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Sobeys has installed transcritical CO2 refrigeration systems in 36 stores, more than any other North American retailer.
When it comes to their relationship with the environment, the key breakthrough for many retailers occurs when they decide to measure their environmental impact, applying the old adage “what gets measured gets done.”
For Sobeys, Stellarton, Nova Scotia, that decision was made in 2008. The company set two environmental goals to achieve by the close of its 2013 fiscal year (ending in early May) — to reduce its carbon footprint by 15% and increase the amount of waste diverted from landfills by 30% — and began to regularly measure its progress toward those goals.
Sobeys had always pursued energy efficiency and engaged in waste management, but in 2008 “we formalized our approach, and my role was created,” said David Smith, vice president, retail strategy and sustainability. In particular, Sobeys implemented a web-based database tool that reported — initially on a monthly basis but now quarterly — on the progress of its corporate stores in, for example, energy consumption (in kilowatt-hours per square foot).
The energy consumption data is “harvested” from utility invoices and added to the database, allowing the company to compare energy efficiency across stores. “We can look at leaders and laggards,” Smith said. Moreover, the data gives Sobeys an indication of which stores would be the best fit for the installation of new technology aimed at boosting energy efficiency.
In its 2012 fiscal year — 80% of the way through its five-year plan — Sobeys’ corporate stores reduced their carbon footprint by 9.4%, distribution centers by 22% and corporate fleet by 12%, compared with the 2008 baseline number. The lion’s share of the carbon footprint — 84% — comes from the stores, so they are “going to have to pick it up” if Sobeys is to make its 15% overall reduction goal, Smith acknowledged. The DCs and fleet contribute 10% and 6%, respectively, to carbon emissions.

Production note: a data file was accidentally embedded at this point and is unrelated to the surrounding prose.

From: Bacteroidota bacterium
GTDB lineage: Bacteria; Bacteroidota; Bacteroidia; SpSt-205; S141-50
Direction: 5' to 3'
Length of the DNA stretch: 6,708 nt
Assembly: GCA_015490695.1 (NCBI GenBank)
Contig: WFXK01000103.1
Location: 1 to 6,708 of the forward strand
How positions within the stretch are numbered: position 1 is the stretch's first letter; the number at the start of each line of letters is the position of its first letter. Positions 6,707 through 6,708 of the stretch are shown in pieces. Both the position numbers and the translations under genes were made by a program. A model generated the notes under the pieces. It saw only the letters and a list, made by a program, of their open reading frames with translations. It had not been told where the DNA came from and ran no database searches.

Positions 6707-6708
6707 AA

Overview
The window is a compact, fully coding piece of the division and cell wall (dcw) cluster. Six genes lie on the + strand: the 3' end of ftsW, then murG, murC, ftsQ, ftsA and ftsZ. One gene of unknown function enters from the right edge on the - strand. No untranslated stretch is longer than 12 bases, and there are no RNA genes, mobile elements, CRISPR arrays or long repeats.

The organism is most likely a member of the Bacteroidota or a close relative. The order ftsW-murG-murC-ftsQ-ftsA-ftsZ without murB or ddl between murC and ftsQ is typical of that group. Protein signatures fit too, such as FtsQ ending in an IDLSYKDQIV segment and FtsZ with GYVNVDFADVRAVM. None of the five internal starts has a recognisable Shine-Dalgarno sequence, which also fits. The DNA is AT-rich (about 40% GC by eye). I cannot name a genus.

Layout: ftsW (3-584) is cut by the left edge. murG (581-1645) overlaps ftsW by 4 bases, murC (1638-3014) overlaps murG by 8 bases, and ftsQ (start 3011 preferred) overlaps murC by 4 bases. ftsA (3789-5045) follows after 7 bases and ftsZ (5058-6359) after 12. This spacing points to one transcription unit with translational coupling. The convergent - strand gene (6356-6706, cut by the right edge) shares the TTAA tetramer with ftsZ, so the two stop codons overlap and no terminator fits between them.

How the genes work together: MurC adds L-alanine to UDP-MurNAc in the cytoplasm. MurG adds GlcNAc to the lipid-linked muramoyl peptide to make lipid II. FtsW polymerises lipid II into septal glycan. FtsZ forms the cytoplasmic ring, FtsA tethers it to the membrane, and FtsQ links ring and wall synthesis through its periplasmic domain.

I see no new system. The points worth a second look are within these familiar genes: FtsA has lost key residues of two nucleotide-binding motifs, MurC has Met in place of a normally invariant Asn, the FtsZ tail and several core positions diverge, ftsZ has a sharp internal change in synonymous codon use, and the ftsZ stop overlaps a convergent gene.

By contrast, the Kroger Co.’s total carbon footprint fell approximately 2% in 2011 (to slightly over 6.4 million metric tons of carbon dioxide equivalent) from the 2010 level, according to its annual sustainability report released last week.
In assessing its carbon footprint, Sobeys found that two-thirds is created by electricity consumption. To save on electricity, the company has retrofit lighting in glass-door freezers with Immersion RV40 LED lights from GE Lighting Solutions, which resulted in a 63% reduction in electricity usage; LED lighting is also standard in all new refrigerated merchandisers. The implementation of glass doors on medium-temperature dairy cases led to a 70% electricity savings.
After electricity, 28% of its carbon footprint derives from refrigerant leaks. “It was a surprise for many of us that [the percentage from refrigerant leaks] could be that high,” Smith said. As a result the company has begun deploying environmentally friendly transcritical refrigeration systems while cutting the leak rates of existing systems.
Finally, 5% of the company’s carbon footprint comes from the use of natural gas, propane and diesel fuel. During the past year Sobeys’ diesel-propelled fleet reduced its CO2-equivalent emissions intensity by 12% compared to 2008. Measures implemented include: reduction of idling time; use of appropriately sized and equipped vehicles that match the volume and weight of the loads to be delivered; equipping tractors and trailers with aerodynamic devices (cab roof fairings, trailer side skirts and trailer fairings); and maximizing the space available in the trailers.
For setting ambitious environmental goals and for making significant headway toward achieving them, Sobeys has been named the winner of SN’s 2012 Sustainability Excellence Award in the chain category.
The second largest Canadian food retailer after Loblaw Cos., Sobeys, owned by Empire Cos., is a sprawling, 1,333-store operation that encompasses four regional business units (Atlantic Canada, Quebec, Ontario and Western Canada). It operates 618 corporate stores, including supermarkets, convenience stores, drug stores and fuel centers — of which supermarkets contribute the vast majority of revenue — and supplies 715 franchised stores.
The company’s five-year sustainability plan applies to its corporate stores, but “a big part of the focus is demonstrating the value and influencing the franchisees,” said Smith. Many franchised stores are “very receptive” to sustainability improvements, such as those in Quebec that have adopted transcritical refrigeration systems.
So far, the business units have been individually driving Sobeys’ environmental efforts, with support from a small corporate team, but the company is still trying to strike the right balance between a centralized and decentralized approach, said Smith.
Cost avoidance — such as the money saved in being more efficient with electricity usage — is one of the key performance metrics in Sobeys progress reports. “Those are in the millions of dollars,” said Smith. “When we talk to people in the line of business, accountable for the P&Ls, that gets them to sit up and listen for sure.”